Poor cleaning, unfit toilets and inadequate staffing all contributed to a potentially lethal superbug outbreak at a hospital, a health board report revealed.
Two surgical wards were closed at Raigmore Hospital in Inverness in January after eight patients were diagnosed with Clostridium difficile (C.Diff) and there was a second outbreak in March.
It has also emerged the same bug was a factor in the death of a patient being treated at another Highland hospital a month later.
The report, to go before NHS Highland's board on Tuesday, June 5, reveals that four of the eight patients infected in January were not immediately isolated due to a lack of available single rooms.
Now actions to prevent a further outbreak of the superbug have been put in place and are set to be complete by the end of August.
A total of 16 recommendations have been made which include revising current NHS Highland guidance on infection control and prevention.
Highland politicians have described the report's revelations as "shocking".
Mary Scanlon, Highlands and Islands Conservative MSP, said: "It would be disappointing if it only highlighted one issue. The fact that it highlights a number of issues is quite shocking.
"I'm just sorry that we have had to see repeated outbreaks before a thorough investigation was carried out. Having highlighted the causes of C.diff in these particular wards, I hope NHS Highland will now look at all wards in Raigmore and all hospitals in the Highland area to ensure that they meet the required standards."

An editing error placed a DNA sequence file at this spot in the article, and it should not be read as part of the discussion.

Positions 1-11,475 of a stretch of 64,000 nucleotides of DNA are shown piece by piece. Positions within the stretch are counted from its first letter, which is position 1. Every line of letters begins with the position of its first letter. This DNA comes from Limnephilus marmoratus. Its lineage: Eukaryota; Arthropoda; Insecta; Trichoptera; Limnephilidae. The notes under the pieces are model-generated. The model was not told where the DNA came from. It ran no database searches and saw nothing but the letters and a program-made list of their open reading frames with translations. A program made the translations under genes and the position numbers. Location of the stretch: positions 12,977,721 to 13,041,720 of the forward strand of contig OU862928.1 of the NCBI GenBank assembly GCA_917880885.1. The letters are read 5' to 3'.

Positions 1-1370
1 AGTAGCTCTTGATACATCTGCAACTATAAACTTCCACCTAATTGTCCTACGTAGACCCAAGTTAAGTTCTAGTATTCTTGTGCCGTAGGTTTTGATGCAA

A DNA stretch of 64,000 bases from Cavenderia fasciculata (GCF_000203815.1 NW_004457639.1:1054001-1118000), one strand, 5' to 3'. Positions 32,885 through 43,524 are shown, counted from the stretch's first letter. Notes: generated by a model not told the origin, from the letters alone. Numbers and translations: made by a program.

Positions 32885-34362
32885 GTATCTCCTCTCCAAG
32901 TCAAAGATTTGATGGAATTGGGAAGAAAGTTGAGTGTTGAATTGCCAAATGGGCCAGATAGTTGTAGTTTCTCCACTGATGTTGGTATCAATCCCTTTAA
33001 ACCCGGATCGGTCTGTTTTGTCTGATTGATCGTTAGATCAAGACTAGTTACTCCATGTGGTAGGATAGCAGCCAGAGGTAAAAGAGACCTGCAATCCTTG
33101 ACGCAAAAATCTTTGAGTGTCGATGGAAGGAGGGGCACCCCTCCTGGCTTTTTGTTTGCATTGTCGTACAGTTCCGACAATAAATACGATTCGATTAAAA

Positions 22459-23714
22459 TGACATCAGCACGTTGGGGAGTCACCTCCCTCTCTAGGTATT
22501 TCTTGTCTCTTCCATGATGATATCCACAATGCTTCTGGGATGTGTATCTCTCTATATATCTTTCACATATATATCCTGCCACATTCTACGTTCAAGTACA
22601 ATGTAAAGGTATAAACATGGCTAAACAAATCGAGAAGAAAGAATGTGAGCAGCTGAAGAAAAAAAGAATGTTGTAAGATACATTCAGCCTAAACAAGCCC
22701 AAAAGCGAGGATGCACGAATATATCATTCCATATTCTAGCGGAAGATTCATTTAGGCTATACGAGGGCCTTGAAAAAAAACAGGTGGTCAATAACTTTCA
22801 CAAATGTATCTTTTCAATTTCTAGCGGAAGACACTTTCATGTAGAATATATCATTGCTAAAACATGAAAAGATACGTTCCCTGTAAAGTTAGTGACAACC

Highlands and Islands MSP Rhoda Grant said the health board's tight budget meant it could not provide en-suite facilities for all patients.
She added: "However poor levels of cleanliness are unforgivable and they need to have sufficient staffing levels to ensure that a hospital is safe.
"It is particularly worrying that under-staffing had previously been flagged up as a problem and nothing was done about it."
The board's infection control executive Heidi May said that domestic staffing levels met national guidelines, but added: "This did not allow for a uniformly first-class standard of cleaning," and there were "shortcomings in the service provided".
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